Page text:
April 7, 2023
Jason Statham, Aubrey Plaza, Cary Elwes, Josh Harnett, Hugh Grant
Super spy Orson Fortune and his team of operatives recruit Hollywood's biggest movie star to help them on an undercover mission to stop the sale of a deadly new weapons technology that threatens to disrupt the world order.
Written By Darren
Rating 4.5 out of 5
Operation Fortune: Ruse de Guerre makes its long awaited debut after multiple delays, once again serving up a healthy dose of Guy Ritchie’s signature style in this exciting spy caper, led by an all star cast who bring their A game.
Guy Ritchie has a cinematic flare to his directorial style that immediately notifies the audience you are watching one of his films. His films can be characterized by crude and foul mouthed humour, an extravagant aesthetic to the film, and outstanding action sequences that feature great slow motion aspects. While he is best known for his gangster films, my favourite film of his was his first foray into the spy genre with 2015’s The Man from U.N.C.LE., which was an homage to the 1960s James Bond films. His latest film sees Ritchie once again return to the spy genre, this time with a modern take on the genre that has the makings of a great blockbuster experience, resulting in one of Ritchie’s most exciting films.
After a new and unknown deadly weapon is acquired by billionaire arms dealer Greg Simmonds and put on the market for sale, special agent Orson Fortune must find a way to prevent the sale. To do so, he recruits Hollywood superstar Danny Francesco, who happens to be Simmonds’s favourite actor, to distract Simmonds so Fortune and his team can infiltrate Simmonds’s organization to prevent the weapon from falling into the wrong hands and destruction of civilization as we know.
From the second the film starts, you know you are watching a Guy Ritchie film. The swear words are flying, but it is his grand vision that washes over the audience. The action sequences are outstanding, delivering high octane moments that thrill from start to finish with stylish cinematography to energize the sequences. From quick cuts to capture the chaos of the action, tons of explosions, stylized slow motion to break down the action itself, and lots of sweeping shots to capture the large-scale nature of these sequences, Ritchie’s style is on full display. From a design point of view, the costumes and sets are grand, full of colour and elegance that pop off the screen and enthrall the audience with the exciting world of billionaires and spies they are visiting.
When you’ve seen one Ritchie film, you know how his stories are going to play out. They all have a similar plot structure that rely on a twist reveal in the final act of the film, offering lots of laughs and excitement along the way. Operation Fortune: Ruse de Guerre follows that structure closely, ensuring that there is never a moment where you are left bored. The entertainment starts right at the first scene, as Ritchie and his team of writers slowly build the anticipation and stakes leading towards the final act, creating this larger than life spy thriller. In terms of inspiration, Ritchie is emulating the spy thrillers of the 1990s and early 2000s. It’s goofy yet action packed, which is the realm in which Ritchie works best, and the result is one of the most entertaining films of the year so far.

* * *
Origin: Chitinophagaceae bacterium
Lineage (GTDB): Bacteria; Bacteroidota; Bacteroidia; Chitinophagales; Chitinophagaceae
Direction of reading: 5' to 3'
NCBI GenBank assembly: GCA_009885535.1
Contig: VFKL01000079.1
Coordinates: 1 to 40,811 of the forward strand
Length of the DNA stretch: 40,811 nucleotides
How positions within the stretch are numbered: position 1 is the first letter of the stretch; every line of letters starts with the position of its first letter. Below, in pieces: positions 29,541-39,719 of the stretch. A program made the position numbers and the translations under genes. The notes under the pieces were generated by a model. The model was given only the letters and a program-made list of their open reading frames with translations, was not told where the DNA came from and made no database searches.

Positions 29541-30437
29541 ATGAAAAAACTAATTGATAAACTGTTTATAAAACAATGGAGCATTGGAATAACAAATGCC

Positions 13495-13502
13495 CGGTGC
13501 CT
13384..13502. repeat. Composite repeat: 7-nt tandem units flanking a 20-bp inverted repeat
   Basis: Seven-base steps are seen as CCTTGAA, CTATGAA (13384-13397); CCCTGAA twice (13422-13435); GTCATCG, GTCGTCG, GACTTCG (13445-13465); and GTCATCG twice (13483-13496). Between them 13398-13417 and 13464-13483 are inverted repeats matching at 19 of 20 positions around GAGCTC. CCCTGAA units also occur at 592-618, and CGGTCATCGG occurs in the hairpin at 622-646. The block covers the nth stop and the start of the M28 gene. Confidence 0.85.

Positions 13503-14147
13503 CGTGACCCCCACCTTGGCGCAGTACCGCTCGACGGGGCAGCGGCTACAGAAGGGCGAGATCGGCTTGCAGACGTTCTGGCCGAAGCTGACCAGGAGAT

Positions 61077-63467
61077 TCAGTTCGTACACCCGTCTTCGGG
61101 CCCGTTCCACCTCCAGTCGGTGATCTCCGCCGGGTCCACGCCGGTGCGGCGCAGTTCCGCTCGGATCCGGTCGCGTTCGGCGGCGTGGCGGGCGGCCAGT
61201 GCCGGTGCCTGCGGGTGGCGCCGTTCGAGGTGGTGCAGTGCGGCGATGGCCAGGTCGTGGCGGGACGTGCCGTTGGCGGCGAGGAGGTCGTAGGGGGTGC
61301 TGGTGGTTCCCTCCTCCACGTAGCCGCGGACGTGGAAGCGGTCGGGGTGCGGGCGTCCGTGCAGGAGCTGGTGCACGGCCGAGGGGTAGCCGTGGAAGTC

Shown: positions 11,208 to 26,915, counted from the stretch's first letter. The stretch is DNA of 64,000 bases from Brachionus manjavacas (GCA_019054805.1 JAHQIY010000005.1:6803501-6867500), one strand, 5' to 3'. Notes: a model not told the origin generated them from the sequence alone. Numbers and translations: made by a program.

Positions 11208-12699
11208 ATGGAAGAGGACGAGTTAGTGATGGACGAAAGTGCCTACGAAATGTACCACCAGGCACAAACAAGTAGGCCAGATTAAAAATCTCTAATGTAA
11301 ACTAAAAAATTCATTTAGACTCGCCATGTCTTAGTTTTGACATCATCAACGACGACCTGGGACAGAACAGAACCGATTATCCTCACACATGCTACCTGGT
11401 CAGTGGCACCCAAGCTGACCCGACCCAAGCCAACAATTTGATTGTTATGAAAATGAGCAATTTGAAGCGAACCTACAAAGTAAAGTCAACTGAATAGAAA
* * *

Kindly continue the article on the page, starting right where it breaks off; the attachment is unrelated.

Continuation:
What truly makes this film an incredibly fun watch is the cast. Jason Statham always makes for a great lead in an action film, and reunites with Ritchie for their fourth film together. In terms of becoming super spy Orson Fortune, Statham easily slides into the role. But it is the comedic elements where he truly shines, getting another great mix of action and comedy to showcase his dry sense of humour that has created some standout performances previously in his career, most notably in Paul Feig’s Spy. Also reuniting with Ritchie is Hugh Grant, and Grant kills it as Greg Simmonds, crafting this absolutely obnoxious and egotistical villain. Every second he is on screen, Grant relisheses in the dastardly plans of his character, hamming it up, resulting in a villain right out of a 1970s James Bond film. It’s such an entertaining performance from Grant, following off his great villainous role in Ritchie’s The Gentlemen, making me eager for their next collaboration.
For his second outing with Ritchie, Josh Hartnett is great as Danny Fransesco. While crafting this full of himself actor, Hartnett captures a boyish wonder as Danny is placed in the world of spies and arms dealers, having a natural charm and charisma that makes his performance a delight! It’s a much bigger role than he had in Ritchie’s previous film, Wrath of Man, and hopefully the next step in his big Hollywood comeback. Though, it is Aubrey Plaza who steals the entire film as Sarah, Fortune’s tech and comms person. I cannot think of an actress more perfectly made for a Ritchie film than Plaza, as very few actresses can match his wit and profound use of vulgar language so well. His style of humour works perfectly with her dry, biting and wicked sense of humour, and she excels every moment she is on camera. Easily stealing the film from the rest of the cast, I’m already anxiously awaiting Plaza and Ritchie’s next collaboration because their first outing was a perfect match for both of them.
Outstanding action sequences, wickedly funny from start to finish, and with a style that creates a true blockbuster experience, Guy Ritchie is firing on all cylinders with Operation Fortune: Ruse de Guerre. While Ritchie’s signature style and foul mouthed humour draws you into this grand spy thriller that is a throwback to the James Bond films of Pierce Brosnan, it is the excellent cast and the scene stealing Aubrey Plaza that makes Operation Fortune: Ruse de Guerre the perfect action comedy that is a high octane and wildly entertaining ride from start to finish!